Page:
• Apply a light dressing to absorb any additional drainage and protect the wound from rubbing on your clothes.
      • You can leave the wound open to the air while resting if it’s dry.
      • DO NOT REMOVE THE PAPER TAPES FOR 2 WEEKS. You can get the paper tapes wet in the shower briefly. Pat them dry and apply a light dressing to protect the tapes under your clothes.

For the next 3-14 days:

      • Switch from ice to warm compresses if it feels better.
      • You can cut your pain medication dose as you feel better: cut the pills in half, or take them less often.
      • You might have a lot of bruising around your shoulder and chest. Warm compresses and gentle exercise will help.
      • It’s OK to drive after 1-2 weeks IF you can safely control your car. Use common sense.

The priority is to restore your range-of-motion without resistance.

Pendulums: A relaxing way to keep your shoulder from getting stiff.

  • Bend forward at your hips, use a table for support. Let your arm hang down, relaxed.
  • Gently sway back and forth, then in a circle, to let your arm swing North-South, East-West, Clockwise, Counter-clockwise.
  • Do 10 arcs in each direction, 3 times a day. The arcs will get bigger each day.
  • Rest your forearm on a table; walk your fingers across the tabletop for a slow count of 10 as you bend forward at the hips.
  • Then, sit up and slide your elbow back toward you body.
  • Do 10 repetitions, 3 times a day, to the front and side. You’ll reach further each day.
Neck Range-of-Motion: Many shoulder muscles also attach to the neck.

  • Sit or stand up straight: head high, shoulders back, stomach in.
  • Slowly lower your chin to your chest, and then tip it back toward the ceiling: 10 times, 3-5 times a day.
  • Tilt your head to the right, then left; Turn your head right, then left:10 times, 3-5 times a day

Keep Everything Limber:

  • Move both elbows, wrists and fingers 10 times, 3-5 times/day.
  • Squeeze a rubber ball gently to pump the swelling out of your hand.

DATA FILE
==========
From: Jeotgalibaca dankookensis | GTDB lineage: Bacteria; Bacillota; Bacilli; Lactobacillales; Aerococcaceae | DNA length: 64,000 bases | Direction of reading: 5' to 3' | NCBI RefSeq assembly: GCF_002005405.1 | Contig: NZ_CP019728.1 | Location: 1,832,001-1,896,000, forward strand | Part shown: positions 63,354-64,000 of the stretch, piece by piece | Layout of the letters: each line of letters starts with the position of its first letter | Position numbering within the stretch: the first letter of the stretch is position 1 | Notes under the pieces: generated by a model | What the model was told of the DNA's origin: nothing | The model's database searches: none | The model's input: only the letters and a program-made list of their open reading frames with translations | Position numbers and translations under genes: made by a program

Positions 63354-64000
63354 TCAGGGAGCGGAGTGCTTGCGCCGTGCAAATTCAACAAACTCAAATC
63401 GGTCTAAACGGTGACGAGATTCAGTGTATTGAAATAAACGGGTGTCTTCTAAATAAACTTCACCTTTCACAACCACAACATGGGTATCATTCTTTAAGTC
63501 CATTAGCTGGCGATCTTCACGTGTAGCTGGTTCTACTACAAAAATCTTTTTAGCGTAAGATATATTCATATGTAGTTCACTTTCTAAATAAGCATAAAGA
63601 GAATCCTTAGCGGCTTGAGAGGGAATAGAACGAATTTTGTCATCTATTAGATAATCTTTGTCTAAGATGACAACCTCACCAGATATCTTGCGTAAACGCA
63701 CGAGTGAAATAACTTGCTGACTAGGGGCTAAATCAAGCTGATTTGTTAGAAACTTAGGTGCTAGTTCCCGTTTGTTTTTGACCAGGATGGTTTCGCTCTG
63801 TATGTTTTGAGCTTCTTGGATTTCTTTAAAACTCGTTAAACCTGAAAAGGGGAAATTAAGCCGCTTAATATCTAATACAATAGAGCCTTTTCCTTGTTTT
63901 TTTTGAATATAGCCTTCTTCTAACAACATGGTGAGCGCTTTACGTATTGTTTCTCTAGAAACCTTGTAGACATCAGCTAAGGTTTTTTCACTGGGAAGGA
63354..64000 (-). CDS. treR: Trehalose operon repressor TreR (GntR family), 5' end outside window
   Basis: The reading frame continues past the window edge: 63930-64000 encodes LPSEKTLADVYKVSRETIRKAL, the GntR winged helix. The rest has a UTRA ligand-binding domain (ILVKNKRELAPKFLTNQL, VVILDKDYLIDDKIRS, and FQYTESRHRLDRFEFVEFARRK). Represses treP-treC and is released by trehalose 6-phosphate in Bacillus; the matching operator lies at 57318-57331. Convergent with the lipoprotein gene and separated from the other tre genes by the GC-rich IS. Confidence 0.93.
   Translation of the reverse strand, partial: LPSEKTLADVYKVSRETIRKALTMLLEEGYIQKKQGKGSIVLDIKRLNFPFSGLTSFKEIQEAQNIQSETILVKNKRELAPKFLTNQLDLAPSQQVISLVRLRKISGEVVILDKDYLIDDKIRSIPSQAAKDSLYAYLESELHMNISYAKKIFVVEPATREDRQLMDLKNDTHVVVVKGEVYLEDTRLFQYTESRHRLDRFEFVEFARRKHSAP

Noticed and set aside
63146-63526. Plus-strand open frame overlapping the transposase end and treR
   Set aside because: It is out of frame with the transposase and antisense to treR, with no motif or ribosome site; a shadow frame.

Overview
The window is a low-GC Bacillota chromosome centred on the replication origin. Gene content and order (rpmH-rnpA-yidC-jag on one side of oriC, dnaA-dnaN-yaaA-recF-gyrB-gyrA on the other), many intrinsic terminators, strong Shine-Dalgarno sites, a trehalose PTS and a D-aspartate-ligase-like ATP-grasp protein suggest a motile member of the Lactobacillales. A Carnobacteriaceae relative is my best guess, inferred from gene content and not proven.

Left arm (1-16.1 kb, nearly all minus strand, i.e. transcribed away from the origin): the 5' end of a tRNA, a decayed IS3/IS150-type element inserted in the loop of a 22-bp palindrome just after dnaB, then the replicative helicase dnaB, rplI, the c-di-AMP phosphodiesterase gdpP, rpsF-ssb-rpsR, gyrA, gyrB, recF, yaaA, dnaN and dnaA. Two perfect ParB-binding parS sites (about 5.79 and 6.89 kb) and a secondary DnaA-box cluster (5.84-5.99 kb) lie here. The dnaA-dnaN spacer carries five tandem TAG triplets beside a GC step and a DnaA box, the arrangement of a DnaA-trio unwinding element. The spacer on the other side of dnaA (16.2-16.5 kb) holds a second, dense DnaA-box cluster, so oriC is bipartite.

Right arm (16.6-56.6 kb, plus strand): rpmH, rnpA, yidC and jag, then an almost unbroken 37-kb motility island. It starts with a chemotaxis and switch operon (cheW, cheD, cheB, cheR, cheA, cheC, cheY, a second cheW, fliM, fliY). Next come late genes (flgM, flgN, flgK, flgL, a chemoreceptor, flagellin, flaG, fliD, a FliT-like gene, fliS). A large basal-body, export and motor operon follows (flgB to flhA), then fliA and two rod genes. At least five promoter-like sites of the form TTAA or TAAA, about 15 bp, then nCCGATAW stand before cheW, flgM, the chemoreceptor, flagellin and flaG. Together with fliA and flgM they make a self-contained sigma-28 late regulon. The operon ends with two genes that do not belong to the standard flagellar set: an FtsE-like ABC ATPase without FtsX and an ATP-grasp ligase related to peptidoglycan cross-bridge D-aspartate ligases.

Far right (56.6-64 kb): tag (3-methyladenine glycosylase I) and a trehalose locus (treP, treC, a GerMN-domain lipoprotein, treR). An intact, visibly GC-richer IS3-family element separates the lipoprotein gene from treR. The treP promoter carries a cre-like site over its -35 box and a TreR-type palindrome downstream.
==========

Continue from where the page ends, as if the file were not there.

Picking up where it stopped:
• Take a walk, ride a stationary bike or do other lower-body exercises for up to 20-30 minutes each day.

At your 2-week postop visit:

      • We’ll check your range-of-motion. You should be able to: lift your arm almost overhead (with help from your other arm!), reach your hand to your back pocket, and be comfortable lifting 3-5 pounds near the body.
      • Most patients rehab on their own after minor shoulder surgery, others need to attend Physical Therapy.
      • We’ll talk about your plans to return to work, and what you can expect from your shoulder in the future.

What are some problems to watch out for?

    • Some patients get very constipated after surgery. If you are nauseated and/or don’t have a bowel movement within 2-3 days postop: drink plenty of water or fruit juice, try over-the-counter laxative like Senokot, go for a walk.
    • You’re having extreme pain that’s not relieved with rest, proper positioning or your prescribed medication.
    • You’re having a fever over 101.5, or your arm is hot, red and very painful.
    • You’re having problems with prescribed medications, with the dressing, or with any issue about your recovery that can’t wait until your follow-up visit.
    • Call the office: 585-271-4272 (or for emergencies after-hours: Dr. Siegrist’s cell phone 585-329-3308.